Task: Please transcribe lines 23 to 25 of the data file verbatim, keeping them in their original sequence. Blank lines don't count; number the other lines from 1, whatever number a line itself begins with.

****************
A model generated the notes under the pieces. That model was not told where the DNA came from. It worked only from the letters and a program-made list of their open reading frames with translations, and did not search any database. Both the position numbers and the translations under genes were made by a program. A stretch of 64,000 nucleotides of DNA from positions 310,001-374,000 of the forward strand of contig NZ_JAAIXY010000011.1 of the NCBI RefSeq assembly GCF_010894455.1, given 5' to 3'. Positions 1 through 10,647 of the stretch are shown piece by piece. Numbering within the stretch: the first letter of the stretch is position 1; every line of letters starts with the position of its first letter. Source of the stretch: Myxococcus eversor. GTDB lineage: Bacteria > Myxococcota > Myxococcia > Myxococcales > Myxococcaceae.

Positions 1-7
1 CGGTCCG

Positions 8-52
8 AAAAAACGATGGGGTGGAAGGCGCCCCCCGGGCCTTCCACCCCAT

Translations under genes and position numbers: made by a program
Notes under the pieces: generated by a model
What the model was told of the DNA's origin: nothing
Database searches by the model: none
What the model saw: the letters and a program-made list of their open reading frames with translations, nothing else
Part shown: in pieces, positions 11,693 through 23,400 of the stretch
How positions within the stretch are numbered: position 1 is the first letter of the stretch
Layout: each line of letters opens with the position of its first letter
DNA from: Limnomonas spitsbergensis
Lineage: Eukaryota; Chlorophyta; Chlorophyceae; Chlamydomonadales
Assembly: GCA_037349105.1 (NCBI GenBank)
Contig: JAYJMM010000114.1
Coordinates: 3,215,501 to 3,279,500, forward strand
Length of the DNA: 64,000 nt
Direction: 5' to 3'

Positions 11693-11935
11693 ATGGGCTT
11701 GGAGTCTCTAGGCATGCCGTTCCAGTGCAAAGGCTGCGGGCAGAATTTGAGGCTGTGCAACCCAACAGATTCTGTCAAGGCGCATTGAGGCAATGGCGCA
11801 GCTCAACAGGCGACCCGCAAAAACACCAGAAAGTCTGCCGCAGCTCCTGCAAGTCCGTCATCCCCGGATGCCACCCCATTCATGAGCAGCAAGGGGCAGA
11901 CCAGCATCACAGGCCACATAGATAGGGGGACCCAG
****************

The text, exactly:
11701 GGAGTCTCTAGGCATGCCGTTCCAGTGCAAAGGCTGCGGGCAGAATTTGAGGCTGTGCAACCCAACAGATTCTGTCAAGGCGCATTGAGGCAATGGCGCA
11801 GCTCAACAGGCGACCCGCAAAAACACCAGAAAGTCTGCCGCAGCTCCTGCAAGTCCGTCATCCCCGGATGCCACCCCATTCATGAGCAGCAAGGGGCAGA
11901 CCAGCATCACAGGCCACATAGATAGGGGGACCCAG